The CD commences with the 1985 National Championship test piece, John McCabe's Cloudcatcher Fells, which depicts scenes in the Lake District. The music opens with a lonely motif in the tenor horn suggesting the misty peaks of Great Gable. Gradually the picture brightens and we visit a number of scenes including Angle Tarn, the centre piece of the work, where all is tranquill. In the final scene, Hellvellyn, the opening tenor horn motif is transformed into a shattering brass chorale that brings this fine performance to a close.
Composed in 1932 by John Ireland, A Downland Suite consists of four wonderful movements; Prelude, Elegy, Minuet and Rondo. The music commences with energetic bursts contrasting with a rolling melody that perhaps indicates the composer's experience whilst walking the South Downs.
The 36 bars of the famous Elegy is, without doubt one of the finest pieces of music written for brass bands. Featuring cornet and euphonium, this georgeous music is given a dedicated reading that a work of this quality deserves.
The graceful Minuet, that allows the baritone to shine, is a delight, whilst a lively Rondo reintroduces a grander version of the Elegy nearer the close, to complete a memorable performance of the work.
Edward Elgar composed The Severn Suite in 1930, the five movements are played without a break. The first movement entitled Introduction is marked pomposo and has two musical ideas, Toccata, has an expressive forward momentum, Fugue builds to a majestic climax before ending quietly, the delightful Minuet is taken from Elgar's earlier music and finally the openng music returns in a more grandly version as a Coda. This is a very enjoyable performance of the Suite, which Elgar dedicated to George Bernard Shaw.
The River Severn runs through Elgar's home county of Worcestershire, and the surrounding countryside would have provided inspiration for his many compositions.
NB: In the 1990s Elgar's original score of the Severn Suite was discovered which ended speculation that Henry Geehl had been the arranger - he was not. The performance on the disc is from the 2019 90th Anniversary Critical Edition prepared by Professor Stephen Allen and Michael D'Andrea, which is a more accurate representation of the unearthed manuscript than the original published version.
One moonlit night during the war years Dr Edmund Rubbra was walking along the banks of the River Ness, when he found himself humming a melody. On returning home he wrote it down and named it The Shining River. Frank Wright arranged six variations on the melody, for use as the 1958 National Champiuonships test piece and called it Variations on the Shining River. In accordance with tradition the theme appears first in a flowing triplet figure with the remaining variations ranging from two lively dances to a gentler cradle song played by the trombone. A dignified pageant, an ostinato where the melody is presented in long notes accompanied by an energetic repeated figue. A lament that features duets in a moving chordal fugue before the theme returns in the coda to close a first class performance.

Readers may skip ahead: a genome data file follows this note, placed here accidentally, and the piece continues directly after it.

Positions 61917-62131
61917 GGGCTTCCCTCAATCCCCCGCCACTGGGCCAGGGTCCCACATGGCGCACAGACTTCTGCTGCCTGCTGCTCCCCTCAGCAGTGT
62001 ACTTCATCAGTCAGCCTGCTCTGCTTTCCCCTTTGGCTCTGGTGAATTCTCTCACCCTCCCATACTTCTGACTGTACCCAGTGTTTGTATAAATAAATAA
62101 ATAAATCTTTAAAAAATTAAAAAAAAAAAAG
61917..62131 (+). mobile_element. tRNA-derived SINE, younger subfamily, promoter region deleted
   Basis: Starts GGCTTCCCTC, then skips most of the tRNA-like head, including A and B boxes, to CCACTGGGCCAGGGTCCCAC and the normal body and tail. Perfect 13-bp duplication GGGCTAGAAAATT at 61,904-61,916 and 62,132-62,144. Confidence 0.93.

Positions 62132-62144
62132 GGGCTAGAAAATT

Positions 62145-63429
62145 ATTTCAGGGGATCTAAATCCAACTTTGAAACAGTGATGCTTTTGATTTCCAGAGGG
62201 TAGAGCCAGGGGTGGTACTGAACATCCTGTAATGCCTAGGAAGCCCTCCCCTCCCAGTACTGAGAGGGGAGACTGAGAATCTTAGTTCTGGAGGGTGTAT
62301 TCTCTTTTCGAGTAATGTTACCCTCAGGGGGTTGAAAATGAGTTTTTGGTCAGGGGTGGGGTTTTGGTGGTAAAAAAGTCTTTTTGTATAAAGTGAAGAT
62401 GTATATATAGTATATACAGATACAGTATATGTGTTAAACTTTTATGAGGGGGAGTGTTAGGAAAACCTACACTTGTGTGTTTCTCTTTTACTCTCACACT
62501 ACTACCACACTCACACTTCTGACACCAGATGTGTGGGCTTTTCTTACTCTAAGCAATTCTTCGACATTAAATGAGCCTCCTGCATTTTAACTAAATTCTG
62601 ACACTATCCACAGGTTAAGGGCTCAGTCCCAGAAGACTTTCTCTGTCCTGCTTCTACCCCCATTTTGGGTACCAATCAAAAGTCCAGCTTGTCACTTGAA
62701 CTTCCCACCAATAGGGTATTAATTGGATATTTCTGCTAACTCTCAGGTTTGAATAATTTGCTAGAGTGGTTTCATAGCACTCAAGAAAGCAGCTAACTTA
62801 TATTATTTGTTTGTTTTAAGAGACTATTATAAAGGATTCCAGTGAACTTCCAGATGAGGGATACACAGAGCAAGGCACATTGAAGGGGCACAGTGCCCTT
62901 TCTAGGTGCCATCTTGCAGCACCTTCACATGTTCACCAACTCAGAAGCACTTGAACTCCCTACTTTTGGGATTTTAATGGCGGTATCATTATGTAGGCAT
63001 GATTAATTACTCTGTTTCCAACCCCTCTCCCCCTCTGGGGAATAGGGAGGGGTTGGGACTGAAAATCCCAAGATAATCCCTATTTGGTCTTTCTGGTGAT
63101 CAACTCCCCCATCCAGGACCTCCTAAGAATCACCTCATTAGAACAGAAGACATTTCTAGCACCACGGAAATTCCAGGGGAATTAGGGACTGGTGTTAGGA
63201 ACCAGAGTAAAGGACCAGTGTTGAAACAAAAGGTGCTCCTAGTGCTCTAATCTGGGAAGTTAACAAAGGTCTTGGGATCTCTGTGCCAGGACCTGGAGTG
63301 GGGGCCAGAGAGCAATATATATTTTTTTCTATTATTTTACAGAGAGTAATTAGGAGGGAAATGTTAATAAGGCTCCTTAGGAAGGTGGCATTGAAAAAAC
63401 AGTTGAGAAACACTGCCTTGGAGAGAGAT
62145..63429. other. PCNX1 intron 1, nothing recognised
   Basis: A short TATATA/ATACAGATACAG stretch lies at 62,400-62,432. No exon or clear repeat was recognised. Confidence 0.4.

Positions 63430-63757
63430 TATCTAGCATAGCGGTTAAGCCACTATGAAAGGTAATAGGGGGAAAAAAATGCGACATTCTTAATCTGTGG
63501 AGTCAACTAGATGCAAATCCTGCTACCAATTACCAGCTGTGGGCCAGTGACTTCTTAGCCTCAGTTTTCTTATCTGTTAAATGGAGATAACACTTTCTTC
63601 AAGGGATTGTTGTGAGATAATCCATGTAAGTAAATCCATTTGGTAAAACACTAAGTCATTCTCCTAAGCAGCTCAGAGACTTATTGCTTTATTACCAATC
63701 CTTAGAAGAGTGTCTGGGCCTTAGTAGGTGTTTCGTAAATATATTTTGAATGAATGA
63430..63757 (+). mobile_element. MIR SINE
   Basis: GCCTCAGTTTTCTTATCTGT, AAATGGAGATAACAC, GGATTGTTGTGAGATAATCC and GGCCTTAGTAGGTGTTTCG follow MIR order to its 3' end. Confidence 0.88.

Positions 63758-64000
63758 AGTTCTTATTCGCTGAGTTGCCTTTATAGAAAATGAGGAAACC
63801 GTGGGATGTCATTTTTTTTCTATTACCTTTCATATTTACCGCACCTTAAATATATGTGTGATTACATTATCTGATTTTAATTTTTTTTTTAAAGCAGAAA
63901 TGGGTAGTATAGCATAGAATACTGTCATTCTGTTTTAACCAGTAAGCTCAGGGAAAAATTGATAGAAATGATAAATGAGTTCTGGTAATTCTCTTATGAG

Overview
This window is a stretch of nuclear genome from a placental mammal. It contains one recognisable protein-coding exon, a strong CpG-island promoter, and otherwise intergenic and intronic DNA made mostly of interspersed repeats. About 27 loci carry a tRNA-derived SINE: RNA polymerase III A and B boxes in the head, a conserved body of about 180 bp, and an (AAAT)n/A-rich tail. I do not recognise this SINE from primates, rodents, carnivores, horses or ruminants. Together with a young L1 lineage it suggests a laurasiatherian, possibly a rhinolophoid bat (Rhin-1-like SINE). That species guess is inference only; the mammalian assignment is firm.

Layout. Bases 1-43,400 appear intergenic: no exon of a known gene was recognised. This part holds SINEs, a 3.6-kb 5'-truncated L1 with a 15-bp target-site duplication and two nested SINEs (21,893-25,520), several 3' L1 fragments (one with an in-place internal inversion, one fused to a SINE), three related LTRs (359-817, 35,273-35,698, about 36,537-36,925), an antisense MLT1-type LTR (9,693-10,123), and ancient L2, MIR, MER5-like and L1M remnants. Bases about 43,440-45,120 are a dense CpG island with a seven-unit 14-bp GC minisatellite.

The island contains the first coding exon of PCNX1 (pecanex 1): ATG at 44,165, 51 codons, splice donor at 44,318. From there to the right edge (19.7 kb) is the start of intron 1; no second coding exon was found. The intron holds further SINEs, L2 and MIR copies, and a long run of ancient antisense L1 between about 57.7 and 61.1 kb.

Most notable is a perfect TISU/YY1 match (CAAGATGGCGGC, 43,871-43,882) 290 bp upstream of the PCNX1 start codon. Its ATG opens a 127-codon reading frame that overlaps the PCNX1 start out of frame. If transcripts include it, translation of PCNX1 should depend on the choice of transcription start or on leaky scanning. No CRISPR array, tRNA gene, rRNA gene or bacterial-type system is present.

Eric Ball composed High Peak in 1969 for that year's National Championship test piece. Sub-titled Rhapsody for Brass Band, he provides a four part programme for the work; Vision, Aspiration, Ascent and Attainment. Opening with a two bar phrase the solo euphonium declares 'Behold the highest peak glittering in the sun'. There follows a portrayal of the ever changing light, colour and cloud at the foot of the mountain. Aspiration, reminds us of the psalm 'I will lift up mine eyes to the hills', whilst a busy fugal section depicts plans and preparation for the Ascent. This features a constant rising of steps throughout the band.
After what Eric Ball describes as 'fanciful Alpine effects' a violent storm breaks over the climber. Attainment, the storm clears 'and suddenly the summit - the breathtaking view evoking ecstasy and awe'. Joy in achievement is portrayed in the spirited finale and uninhibited climax, to bring this enjoyable performance to a close.
This excellent album by the present World Number One ranked band is an absolute gem. Under the direction of Philip Harper. Cory Band produce an outstanding quality of performance on each of the five classic scores. This disc is the first in a series of recordings under the title of Landscapes and I look forward to future editions.
1. Cloudcatcher Fells - John McCabe
A Downland Suite - John Ireland
2. i) Prelude
3. ii) Elegy
4. iii) Minuet
5. iv) Rondo
The Severn Suite - Edward Elgar
6. i) Introduction
7. ii) Toccata
8. iii) Fugue
9. iv) Minuet
10. v) Coda
11. Variations on the Shining River - Dr Edmund Rubbra
12. High Peak - Eric Ball